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POA 're health/welfare

(18 Posts)
DeeNR Tue 03-Jan-17 14:01:37

Poor MIL has had Alzheimer's for about 14 years and is in the later stages. She is very difficult to deal with, doubly incontinent, often refuses food and drink for longer than you'd think survival possible. She's forever being pumped full of antibiotics to keep her going. I don't think she would have wanted this and I want to give my kids/healthcare providers power to decline the same for me if I ever get diagnosed with dementia. It would save the NHS a lot if there was a simple, free way to register your wishes, perhaps with your GP or the DWP and it were the norm to register your wishes. I'm not talking euthanasia here. I just think there must be an awful lot of families in our position with their loved one receiving treatment you doubt they would have wanted but because you're not sure, someone who might well believe it would be kinder to let them stay asleep rather than wake them up to ambulance them to hospital for drip and antibiotics has to treat them that way anyway. AIBU to think it should be the norm to register your wishes?

NC1nightstand Tue 03-Jan-17 14:22:11

Yes absolutely! It's pretty much my exact nightmare - to be without dignity, a burden, and just stuck alive but not living.
I am so sorry to hear about your mil both for her and for the pain and stress it must cause you and your loved ones.
I think some sort of register should exist because by the time it's too late to make your own decision it becomes agonising for people who love you to have to make difficult choices.

HerodZackHunt Tue 03-Jan-17 14:26:36

My parents have been through watching my gran suffer dementia and decided to set up a Power of Attorney that can be invoked should we need to make decisions about their care. Very sensible of them and it will be used to do our very best for them.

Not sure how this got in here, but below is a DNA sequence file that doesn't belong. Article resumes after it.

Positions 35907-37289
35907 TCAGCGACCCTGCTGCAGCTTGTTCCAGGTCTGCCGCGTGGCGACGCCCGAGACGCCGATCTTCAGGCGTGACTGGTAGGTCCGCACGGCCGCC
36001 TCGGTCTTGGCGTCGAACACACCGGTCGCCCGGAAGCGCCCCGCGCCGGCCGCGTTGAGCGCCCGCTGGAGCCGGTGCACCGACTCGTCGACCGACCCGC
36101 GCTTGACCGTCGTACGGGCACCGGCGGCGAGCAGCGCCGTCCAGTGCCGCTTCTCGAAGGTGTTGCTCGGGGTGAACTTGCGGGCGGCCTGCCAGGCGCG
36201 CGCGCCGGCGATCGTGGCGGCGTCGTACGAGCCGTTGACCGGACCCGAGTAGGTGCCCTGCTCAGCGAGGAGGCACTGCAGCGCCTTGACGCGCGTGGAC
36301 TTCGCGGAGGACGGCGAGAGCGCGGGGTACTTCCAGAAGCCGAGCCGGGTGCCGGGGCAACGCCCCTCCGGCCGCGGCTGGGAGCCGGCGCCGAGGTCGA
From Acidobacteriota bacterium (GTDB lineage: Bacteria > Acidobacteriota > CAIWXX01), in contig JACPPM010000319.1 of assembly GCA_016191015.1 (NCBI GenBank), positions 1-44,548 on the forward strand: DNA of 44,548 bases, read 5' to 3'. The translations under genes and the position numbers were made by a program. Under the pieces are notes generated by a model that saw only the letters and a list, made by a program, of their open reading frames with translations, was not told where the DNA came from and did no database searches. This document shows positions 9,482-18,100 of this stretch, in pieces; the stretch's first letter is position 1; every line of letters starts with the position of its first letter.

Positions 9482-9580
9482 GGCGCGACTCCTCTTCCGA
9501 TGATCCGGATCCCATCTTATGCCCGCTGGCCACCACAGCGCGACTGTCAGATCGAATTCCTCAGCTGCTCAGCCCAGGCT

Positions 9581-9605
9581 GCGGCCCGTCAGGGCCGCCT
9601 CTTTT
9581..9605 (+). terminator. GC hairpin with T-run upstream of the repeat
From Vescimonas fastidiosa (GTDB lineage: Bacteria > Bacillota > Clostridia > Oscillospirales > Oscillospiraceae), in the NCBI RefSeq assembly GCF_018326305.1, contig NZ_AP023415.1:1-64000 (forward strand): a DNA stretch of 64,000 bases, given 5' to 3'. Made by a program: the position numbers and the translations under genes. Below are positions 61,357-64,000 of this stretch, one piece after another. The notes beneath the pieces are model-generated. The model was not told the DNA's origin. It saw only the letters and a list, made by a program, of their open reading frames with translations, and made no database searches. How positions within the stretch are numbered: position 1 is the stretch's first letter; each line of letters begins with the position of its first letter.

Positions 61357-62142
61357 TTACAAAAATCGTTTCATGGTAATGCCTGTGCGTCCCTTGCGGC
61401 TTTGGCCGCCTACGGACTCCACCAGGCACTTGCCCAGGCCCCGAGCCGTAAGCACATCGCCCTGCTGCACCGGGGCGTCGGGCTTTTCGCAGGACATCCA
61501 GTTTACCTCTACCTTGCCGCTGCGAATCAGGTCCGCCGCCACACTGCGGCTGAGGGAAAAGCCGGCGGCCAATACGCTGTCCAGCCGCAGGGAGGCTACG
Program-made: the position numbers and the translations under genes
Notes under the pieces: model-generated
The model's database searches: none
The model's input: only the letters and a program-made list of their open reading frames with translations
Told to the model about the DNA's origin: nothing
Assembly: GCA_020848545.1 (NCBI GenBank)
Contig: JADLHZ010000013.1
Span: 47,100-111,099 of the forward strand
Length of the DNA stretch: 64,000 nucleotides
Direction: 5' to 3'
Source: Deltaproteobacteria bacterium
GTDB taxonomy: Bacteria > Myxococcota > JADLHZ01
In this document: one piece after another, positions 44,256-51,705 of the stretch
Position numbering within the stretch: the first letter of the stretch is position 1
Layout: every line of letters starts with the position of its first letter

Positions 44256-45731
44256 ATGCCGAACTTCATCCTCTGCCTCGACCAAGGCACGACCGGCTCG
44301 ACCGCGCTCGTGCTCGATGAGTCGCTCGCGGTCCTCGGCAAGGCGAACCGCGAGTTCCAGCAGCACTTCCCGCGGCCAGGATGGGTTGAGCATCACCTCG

pithivier Tue 03-Jan-17 16:09:41

I Am so grateful I finally got family to complete PoAs, however if you are really against it you should write an End of Life Plan.

When my Stepfather was admitted to hospital, the hospital wanted tomove him to intensive care. I told the doctors about him losing my mum a few months earlier and that he only wanted to die to be with her. They were fantastic and he died a week later without intervention.

DeeNR Tue 03-Jan-17 17:00:21

Thank you for your replies. I will definitely look at end of life plans as I didn't know there was an alternative to POAs. Nothing against POAs but they're so expensive it wouldn't mean that most people had their wishes recorded as the norm. I know we don't all feel the same. DH would want to be treated very differently from me and our kids would never know because it just never comes up.

JsOtherHalf Tue 03-Jan-17 17:03:28

MrsMillions Tue 03-Jan-17 17:21:20

Having seen the very lengthy and distressing process my dad had to go through to become appointed deputy for my DGM, for both financial and medical matters, when she had passed the point of being able to grant POA, I really would encourage anyone to set one up if at all possible.